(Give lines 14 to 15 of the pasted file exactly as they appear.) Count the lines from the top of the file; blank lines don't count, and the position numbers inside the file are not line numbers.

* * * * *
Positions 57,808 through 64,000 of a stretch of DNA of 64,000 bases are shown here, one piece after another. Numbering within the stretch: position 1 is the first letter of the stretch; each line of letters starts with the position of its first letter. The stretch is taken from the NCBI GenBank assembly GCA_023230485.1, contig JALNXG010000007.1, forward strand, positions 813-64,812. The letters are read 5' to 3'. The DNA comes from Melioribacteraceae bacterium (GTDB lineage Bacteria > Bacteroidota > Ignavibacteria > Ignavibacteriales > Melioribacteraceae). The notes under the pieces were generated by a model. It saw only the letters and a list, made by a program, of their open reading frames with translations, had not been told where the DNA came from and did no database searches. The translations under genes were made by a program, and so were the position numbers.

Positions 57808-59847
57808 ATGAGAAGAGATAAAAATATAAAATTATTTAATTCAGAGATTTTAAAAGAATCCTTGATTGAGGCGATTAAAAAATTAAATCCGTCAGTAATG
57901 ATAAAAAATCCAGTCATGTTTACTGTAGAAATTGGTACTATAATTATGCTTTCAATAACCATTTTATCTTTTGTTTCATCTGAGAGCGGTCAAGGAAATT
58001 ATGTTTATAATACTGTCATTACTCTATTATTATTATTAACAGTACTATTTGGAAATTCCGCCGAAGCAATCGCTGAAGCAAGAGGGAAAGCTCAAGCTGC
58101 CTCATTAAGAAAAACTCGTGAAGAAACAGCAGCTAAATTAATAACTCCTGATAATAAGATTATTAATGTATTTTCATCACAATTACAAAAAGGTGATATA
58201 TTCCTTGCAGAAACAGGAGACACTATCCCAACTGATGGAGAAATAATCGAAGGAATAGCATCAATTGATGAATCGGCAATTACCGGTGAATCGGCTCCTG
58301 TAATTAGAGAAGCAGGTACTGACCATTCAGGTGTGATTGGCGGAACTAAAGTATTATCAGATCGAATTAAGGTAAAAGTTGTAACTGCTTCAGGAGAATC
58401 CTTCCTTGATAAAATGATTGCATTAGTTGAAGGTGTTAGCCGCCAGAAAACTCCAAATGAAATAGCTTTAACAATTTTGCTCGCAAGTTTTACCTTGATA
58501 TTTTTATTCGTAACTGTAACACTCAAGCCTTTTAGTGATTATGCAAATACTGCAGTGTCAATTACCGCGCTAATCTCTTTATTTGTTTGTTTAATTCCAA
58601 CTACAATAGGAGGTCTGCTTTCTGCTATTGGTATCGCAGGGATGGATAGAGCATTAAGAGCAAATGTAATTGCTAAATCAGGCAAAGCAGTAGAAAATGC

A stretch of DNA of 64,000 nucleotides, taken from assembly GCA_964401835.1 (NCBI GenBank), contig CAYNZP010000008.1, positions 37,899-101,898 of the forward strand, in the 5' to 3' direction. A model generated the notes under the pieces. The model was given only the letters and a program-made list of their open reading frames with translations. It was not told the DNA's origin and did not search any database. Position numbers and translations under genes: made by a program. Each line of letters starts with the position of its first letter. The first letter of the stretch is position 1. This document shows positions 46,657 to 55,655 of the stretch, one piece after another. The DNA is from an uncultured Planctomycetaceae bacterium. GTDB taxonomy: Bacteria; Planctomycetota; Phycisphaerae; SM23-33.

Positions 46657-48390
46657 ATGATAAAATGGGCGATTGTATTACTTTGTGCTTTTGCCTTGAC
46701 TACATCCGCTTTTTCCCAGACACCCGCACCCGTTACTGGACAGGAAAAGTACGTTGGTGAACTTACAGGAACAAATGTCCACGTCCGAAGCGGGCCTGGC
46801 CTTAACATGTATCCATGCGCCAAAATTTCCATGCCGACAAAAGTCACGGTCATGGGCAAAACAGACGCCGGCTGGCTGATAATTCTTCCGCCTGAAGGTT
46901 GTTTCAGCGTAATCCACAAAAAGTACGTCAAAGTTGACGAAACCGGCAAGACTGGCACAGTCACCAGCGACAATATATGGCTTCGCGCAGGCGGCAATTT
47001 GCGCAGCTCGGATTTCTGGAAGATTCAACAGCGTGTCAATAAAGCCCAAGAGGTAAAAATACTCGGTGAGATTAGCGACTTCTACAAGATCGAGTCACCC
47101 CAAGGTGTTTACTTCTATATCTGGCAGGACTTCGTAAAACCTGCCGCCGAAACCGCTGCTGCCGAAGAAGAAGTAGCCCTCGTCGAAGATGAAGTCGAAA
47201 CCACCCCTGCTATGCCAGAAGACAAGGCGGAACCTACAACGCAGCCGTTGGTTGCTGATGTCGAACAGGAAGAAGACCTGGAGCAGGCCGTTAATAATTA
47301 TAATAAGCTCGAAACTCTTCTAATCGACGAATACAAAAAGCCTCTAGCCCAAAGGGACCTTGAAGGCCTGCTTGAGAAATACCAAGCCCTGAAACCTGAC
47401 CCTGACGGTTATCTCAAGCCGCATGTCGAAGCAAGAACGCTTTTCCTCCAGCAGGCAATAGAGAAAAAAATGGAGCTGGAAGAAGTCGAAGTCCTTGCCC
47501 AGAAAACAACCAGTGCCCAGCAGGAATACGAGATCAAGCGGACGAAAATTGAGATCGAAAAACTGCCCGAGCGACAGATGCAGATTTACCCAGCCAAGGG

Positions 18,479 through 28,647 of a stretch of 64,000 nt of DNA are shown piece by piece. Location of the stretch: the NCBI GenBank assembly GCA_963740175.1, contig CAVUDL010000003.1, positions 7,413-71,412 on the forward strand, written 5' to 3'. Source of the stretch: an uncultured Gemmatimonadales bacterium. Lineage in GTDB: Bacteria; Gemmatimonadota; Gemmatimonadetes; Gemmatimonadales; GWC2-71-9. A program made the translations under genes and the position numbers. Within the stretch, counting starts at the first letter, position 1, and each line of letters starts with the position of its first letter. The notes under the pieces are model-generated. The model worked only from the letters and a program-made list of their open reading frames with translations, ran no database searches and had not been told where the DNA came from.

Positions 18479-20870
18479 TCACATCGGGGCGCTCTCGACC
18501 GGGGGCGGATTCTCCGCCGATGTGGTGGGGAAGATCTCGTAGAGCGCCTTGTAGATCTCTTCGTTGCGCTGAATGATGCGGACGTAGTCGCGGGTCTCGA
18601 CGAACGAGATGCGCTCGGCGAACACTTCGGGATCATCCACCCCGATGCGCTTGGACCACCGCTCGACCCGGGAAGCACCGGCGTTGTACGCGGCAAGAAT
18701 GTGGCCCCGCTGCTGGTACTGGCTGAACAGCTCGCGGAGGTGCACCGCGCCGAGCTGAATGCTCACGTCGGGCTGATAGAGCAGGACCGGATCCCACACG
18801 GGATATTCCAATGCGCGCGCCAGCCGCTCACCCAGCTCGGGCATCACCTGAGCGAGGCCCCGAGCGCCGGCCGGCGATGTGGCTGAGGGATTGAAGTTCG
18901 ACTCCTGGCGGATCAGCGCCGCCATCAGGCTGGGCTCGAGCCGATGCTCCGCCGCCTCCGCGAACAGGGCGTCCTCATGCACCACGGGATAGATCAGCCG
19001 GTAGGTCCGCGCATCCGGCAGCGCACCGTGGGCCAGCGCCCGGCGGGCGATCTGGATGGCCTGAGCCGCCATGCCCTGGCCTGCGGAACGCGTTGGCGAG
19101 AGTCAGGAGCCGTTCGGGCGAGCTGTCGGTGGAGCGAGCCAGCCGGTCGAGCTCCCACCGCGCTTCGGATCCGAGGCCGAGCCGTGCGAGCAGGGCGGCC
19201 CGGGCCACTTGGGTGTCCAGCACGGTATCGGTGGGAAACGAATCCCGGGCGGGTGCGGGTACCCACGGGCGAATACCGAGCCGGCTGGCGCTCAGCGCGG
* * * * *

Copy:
46657 ATGATAAAATGGGCGATTGTATTACTTTGTGCTTTTGCCTTGAC
46701 TACATCCGCTTTTTCCCAGACACCCGCACCCGTTACTGGACAGGAAAAGTACGTTGGTGAACTTACAGGAACAAATGTCCACGTCCGAAGCGGGCCTGGC